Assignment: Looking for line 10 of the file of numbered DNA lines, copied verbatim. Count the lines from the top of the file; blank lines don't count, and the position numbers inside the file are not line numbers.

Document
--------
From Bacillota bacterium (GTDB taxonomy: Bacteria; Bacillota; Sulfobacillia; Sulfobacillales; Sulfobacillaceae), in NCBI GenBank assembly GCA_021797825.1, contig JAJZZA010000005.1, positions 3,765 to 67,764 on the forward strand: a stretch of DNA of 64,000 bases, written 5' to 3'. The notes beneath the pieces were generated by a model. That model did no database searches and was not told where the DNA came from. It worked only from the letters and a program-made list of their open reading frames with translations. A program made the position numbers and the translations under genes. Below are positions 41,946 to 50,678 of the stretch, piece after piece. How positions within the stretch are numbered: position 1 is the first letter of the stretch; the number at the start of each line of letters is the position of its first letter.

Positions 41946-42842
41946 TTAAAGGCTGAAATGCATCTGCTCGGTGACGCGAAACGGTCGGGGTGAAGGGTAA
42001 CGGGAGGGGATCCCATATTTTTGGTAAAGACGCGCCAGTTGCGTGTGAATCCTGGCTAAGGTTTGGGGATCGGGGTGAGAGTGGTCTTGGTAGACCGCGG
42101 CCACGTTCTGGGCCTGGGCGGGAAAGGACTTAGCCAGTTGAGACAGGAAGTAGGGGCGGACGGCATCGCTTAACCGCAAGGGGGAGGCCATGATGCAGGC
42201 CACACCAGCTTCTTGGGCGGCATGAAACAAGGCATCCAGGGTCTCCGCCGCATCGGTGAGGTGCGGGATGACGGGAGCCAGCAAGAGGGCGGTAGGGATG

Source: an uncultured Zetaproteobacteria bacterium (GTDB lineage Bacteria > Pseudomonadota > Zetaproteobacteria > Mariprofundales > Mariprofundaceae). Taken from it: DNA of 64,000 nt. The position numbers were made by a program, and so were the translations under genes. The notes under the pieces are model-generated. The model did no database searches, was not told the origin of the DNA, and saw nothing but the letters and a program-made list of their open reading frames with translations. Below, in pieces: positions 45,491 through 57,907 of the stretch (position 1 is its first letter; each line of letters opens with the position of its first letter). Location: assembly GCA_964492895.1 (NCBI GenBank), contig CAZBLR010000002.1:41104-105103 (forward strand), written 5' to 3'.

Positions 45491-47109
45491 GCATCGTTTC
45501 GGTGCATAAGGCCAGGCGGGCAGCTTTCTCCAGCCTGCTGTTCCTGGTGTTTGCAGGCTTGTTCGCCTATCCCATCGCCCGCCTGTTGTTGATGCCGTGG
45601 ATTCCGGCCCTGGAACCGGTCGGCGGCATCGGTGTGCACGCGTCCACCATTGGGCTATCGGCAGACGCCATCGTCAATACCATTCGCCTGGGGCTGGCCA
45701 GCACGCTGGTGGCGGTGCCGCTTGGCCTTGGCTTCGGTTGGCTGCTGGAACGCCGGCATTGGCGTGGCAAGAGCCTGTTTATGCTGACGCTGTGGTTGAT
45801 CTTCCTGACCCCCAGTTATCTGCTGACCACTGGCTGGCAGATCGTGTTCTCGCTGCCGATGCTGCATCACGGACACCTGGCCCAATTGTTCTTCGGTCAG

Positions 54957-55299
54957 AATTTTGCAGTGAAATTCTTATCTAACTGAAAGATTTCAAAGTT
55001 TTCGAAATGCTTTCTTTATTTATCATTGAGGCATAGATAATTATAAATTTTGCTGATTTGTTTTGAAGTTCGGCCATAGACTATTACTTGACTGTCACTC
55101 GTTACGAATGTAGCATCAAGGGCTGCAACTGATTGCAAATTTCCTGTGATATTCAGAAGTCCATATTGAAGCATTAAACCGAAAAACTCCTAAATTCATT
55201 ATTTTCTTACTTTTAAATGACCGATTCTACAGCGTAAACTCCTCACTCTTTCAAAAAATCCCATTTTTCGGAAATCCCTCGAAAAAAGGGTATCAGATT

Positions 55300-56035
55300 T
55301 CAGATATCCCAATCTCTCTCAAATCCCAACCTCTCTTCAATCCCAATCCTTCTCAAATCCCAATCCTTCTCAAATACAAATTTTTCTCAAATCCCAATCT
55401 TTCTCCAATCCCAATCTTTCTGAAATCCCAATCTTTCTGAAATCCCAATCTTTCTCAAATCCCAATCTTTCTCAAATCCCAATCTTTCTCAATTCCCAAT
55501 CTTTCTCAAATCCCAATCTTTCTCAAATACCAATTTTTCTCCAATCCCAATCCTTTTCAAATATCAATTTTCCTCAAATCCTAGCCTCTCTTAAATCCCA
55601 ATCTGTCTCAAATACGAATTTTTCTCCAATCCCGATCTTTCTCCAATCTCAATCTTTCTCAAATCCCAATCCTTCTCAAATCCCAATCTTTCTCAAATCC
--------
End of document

45501 GGTGCATAAGGCCAGGCGGGCAGCTTTCTCCAGCCTGCTGTTCCTGGTGTTTGCAGGCTTGTTCGCCTATCCCATCGCCCGCCTGTTGTTGATGCCGTGG